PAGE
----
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Old 05-13-08, 10:25 PM   #1
MrCjolsen
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Removing a very stuck seatpost and stem.

I'm about to embark on the Sheldon Brown / Jobst Brandt destructive stem and seatpost removal method. I have nothing to lose, I found the bike at the dump (though it is a Miyata 710 with very nice paint).

My plan is to drill/file/dremel/hacksaw or whatever the two parts out of the frame.

Question: What tools do I need and how to I go about it. Also, the seatpost is lowered as far as it will go. So there's nothing really left to cut off.
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Old 05-14-08, 06:30 AM   #2
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I think if I were to do this job, I'd start by using liquid wrench or WD40 and over a few days keep applying it and then try pulling it out.
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Old 05-14-08, 06:38 AM   #3
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Also try alternating heat and cold. The relative movement will help break the bond. Alternating a heat gun with dry ice (Ice cream shops) has worked for me, particularly if the frame is aluminum.
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Old 05-14-08, 06:55 AM   #4
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for the stem, turn the frame upside down, and pour some liquid wrench or wd40 down the steer tube, and let it sit for a few days. Keep adding some. You might have to cut the stem off at the bend, having the fork out of the frame makes it easier to work with. Then again, you will need a new stem.
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Old 05-14-08, 07:19 AM   #5
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sheldon brown has a good article on this but ive personally tried everything,, many times over. best method that works for me after ive exhausted all other options is to soak the bugger in penetrating oil,, drill a hole through the center of post,, run a steel rod of somekind through the hole and use two hands to twist it out,, maybe even a cheater bar.. obviously less riskey with a steel post but it can be done on an aluminum one aswell,, you just have to do it carefully as to not destroy it.. this is all assuming youve already tried clamping a seat on and twisting it.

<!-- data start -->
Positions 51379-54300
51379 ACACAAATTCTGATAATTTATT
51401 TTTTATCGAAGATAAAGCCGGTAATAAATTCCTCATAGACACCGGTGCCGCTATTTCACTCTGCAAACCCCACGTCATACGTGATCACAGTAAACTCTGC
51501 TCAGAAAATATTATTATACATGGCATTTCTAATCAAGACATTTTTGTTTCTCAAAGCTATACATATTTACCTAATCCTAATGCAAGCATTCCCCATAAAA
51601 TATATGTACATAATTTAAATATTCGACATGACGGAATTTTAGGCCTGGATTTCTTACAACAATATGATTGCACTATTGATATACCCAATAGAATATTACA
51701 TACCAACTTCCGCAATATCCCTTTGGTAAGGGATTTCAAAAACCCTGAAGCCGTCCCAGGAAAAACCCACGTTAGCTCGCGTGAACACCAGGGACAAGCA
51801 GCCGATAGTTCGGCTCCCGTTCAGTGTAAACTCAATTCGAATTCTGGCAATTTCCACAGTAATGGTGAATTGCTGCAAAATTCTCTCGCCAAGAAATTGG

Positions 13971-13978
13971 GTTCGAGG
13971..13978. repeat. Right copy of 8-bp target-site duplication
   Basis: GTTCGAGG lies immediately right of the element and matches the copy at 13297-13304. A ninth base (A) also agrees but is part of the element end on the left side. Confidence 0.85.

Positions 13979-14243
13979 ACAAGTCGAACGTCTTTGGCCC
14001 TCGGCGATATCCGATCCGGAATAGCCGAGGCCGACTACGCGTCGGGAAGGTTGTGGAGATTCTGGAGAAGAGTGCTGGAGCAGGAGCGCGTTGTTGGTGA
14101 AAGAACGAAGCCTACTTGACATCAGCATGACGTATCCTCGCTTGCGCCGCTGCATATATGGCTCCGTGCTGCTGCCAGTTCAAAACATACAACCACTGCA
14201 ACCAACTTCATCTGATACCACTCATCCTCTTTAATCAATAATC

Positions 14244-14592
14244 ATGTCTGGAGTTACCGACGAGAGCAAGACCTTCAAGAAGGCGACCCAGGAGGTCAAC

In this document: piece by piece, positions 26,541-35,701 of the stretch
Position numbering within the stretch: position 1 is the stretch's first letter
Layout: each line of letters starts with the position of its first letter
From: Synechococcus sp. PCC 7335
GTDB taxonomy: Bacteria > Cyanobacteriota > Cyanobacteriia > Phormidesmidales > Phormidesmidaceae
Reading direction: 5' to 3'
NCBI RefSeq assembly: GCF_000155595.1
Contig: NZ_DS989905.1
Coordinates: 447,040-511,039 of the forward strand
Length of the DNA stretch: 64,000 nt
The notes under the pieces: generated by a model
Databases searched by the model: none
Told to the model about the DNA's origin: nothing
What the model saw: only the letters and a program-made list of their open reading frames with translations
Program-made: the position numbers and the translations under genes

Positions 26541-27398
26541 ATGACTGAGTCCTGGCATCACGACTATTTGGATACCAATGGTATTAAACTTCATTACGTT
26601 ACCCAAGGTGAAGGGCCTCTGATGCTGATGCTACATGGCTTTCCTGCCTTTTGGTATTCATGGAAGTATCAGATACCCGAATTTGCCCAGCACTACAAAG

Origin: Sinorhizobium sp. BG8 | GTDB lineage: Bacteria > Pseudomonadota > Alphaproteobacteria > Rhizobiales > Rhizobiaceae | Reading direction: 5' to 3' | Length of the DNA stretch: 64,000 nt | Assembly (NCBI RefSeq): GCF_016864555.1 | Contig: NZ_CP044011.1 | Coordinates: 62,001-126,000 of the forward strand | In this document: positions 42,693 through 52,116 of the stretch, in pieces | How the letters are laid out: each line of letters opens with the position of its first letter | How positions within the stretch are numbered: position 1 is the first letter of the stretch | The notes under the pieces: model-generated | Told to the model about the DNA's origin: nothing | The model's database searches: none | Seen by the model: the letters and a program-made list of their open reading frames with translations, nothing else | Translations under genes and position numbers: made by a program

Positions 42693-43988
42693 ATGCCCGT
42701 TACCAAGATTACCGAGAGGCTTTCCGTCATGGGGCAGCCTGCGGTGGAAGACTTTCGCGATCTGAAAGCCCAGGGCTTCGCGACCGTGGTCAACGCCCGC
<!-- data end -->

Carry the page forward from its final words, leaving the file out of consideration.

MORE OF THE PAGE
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Old 05-14-08, 09:02 AM   #6
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I have had much better luck with PB Blaster than with Liquid Wrench.
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Old 05-14-08, 09:26 AM   #7
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drill a hole through the center of post,, run a steel rod of somekind through the hole and use two hands to twist it out,, maybe even a cheater bar.. obviously less riskey with a steel post but it can be done on an aluminum one aswell,, you just have to do it carefully as to not destroy it.. this is all assuming youve already tried clamping a seat on and twisting it.
A good method for many cases, but for seatposts only. Stems are a little trickier as one will bend the blades of a fork (steel fork, that is) if any leverage is put against them.

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Old 05-14-08, 12:40 PM   #8
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I don't care about the stem or seatpost. I just want the frame. If I need to destroy the stem and seatpost that's fine.

I tried soaking it in ammonia. I think the aluminum alloy has expanded to make it a solid press fit that is unremovable.
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Old 05-14-08, 02:17 PM   #9
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I have had much better luck with PB Blaster than with Liquid Wrench.
Once I discovered PB Blaster, I never ever went back to the others. Just excellent stuff.
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Old 05-14-08, 02:27 PM   #10
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This is my 2nd week into the process of removing a stuck stem. Things I've tried: